Jarrid Houston column: Summer finally here, and fishing is hot

Inland lake fishing has been "lights out" for walleye, pike and panfish.

Jarrid Houston
Jarrid Houston
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Goodbye spring and hello summer. We finally have some summer-like weather in the Northland. Not only are most of us anglers happy, but it seems the fish are liking the weather as well.

This last week we have had our best fishing of the open-water season so far. The landscapes are plush green with blooming flowers and gardens are starting to show early signs of a good harvest. Water temperatures have crept up to about 70 degrees on many smaller waters to the south, and the waters to the north are not far behind.

This week we expect to see more recreational boating, swimming and such. So be careful when sharing the lakes. For many area waters, we are continuing to monitor panfish and bass spawning, but some lakes are just about done. That means bass and sunnies are about to be on a feeding binge to replenish their bodies.

Here is this week's fishing report:

Lake Superior has been very busy with many anglers after some lake trout and salmon. On the lake from Duluth and Two Harbors, as well as the South Shore, many trollers continue to trailer different kinds of stick baits. Best colors this past week were oranges, greens or purples. Pulling spoons a bit deeper, just above the thermocline, has triggered some good bites as well.


Most anglers are getting fish before mid-morning, but some are sticking it out for full days. A good rule of thumb is after 10:30 a.m. it pays to start dragging bottom for lakers. The walleye bite is starting to become a thing on the Gitch and anglers after trout and salmon also are landing walleyes. If you do hook up a big western Lake Superior walleye, we encourage you to revive her and send her back to the lake to make more.

Over in the Chequamegon Bay and the Apostle Islands area we have been receiving good reports as well. Our good friend and owner of Beyond the Catch Guide Service, Tommy Hicks, checks in: “Nearshore fishing 20-50 feet of water has been great with the warmer 40- to low-50-degree water temps.” Tommy says "stick baits and spoons have been best, but look toward the murky mudlines. The deep-water bite is also starting to pick up.” Thanks, Tommy!

On the St. Louis River Estuary, we are seeing some consistent action on the flats for smaller walleyes, a few catfish, perch and some bonus crappies. Number 5 crankbaits have been good in purple and firetiger color schemes. Slow-trolling crawler harnesses also has turned some fish. Planer boards have been a thing, but we have managed to also boat fish without them as well.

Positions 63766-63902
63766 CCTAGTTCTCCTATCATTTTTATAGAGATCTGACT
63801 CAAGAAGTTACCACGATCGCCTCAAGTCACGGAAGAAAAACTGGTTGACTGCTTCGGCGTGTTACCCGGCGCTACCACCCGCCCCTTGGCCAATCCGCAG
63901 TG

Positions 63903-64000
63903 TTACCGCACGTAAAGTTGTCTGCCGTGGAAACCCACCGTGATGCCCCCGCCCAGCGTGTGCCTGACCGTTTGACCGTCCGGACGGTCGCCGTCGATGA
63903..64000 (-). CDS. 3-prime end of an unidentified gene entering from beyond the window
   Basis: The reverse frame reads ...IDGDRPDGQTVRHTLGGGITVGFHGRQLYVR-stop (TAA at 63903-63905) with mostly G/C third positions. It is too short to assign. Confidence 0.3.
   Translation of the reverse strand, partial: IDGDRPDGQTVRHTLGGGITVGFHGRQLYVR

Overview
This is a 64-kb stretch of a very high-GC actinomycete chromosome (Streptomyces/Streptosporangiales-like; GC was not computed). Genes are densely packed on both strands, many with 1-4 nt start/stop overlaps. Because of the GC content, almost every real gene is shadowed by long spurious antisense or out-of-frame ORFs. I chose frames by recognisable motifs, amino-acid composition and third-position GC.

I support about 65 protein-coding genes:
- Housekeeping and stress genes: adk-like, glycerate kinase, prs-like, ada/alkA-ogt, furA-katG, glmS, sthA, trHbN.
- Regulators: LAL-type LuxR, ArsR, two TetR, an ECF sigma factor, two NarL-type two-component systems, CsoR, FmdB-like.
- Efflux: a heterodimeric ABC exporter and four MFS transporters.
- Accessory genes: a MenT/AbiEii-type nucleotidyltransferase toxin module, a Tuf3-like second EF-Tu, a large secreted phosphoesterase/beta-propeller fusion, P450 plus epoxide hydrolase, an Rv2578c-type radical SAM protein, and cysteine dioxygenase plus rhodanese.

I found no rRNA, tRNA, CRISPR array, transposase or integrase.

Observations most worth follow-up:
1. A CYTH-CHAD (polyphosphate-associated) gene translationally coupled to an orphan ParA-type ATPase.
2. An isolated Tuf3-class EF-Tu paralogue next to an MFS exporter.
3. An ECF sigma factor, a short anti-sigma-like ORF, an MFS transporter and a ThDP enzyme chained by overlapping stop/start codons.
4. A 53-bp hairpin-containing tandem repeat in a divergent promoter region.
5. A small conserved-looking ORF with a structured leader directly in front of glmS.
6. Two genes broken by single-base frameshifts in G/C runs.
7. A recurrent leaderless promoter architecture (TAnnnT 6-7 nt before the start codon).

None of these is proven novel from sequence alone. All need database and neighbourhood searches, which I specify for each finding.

Best depths have been in and around 4-8 feet of water, although the nicer fish have certainly come in 10 feet and deeper water.

Fan-casting deep diving cranks over channel breaks is a super fun way to square up with a big walleye, pike, bass or the occasional musky encounter. Now that summer is here, we are finally starting to see more of a normal river recipe for action. I’m looking forward to the months ahead.

Inland lake fishing has been lights out this last week with plenty of different bites going on. The big waters north of Duluth have been turning out some good walleyes in 10-16 feet of water with slip bobbers and/or jigging live bait. Bobbers have been better for not snagging up so often so you can focus on snaggy areas where the fish hang out. Panfish have been going well near shorelines and in fresh green vegetation. Bass and pike have also been hanging in said areas.

In Northwestern Wisconsin, water temperatures have pushed a lot of spawning action to the "almost" complete stage. Best bites have been over the mud to rock/sand areas, but lots of fish are starting to relate to the new growth of weeds.

Great pike action continues to be had casting spoons, spinners or crankbaits near shorelines. Don't be surprised to run into some good smallmouth or largemouth action along the way. As the temperatures climb higher, fish will now start to utilize peak feeding times. That means fish early and fish late.


Ladies and gentlemen, we are there! We made it to another Northland summer. Get out and enjoy. See you on the water.

Jarrid Houston of South Range is a fishing guide ( ) on Minnesota and Wisconsin inland waters, the St. Louis River and, in winter, on Lake Superior.

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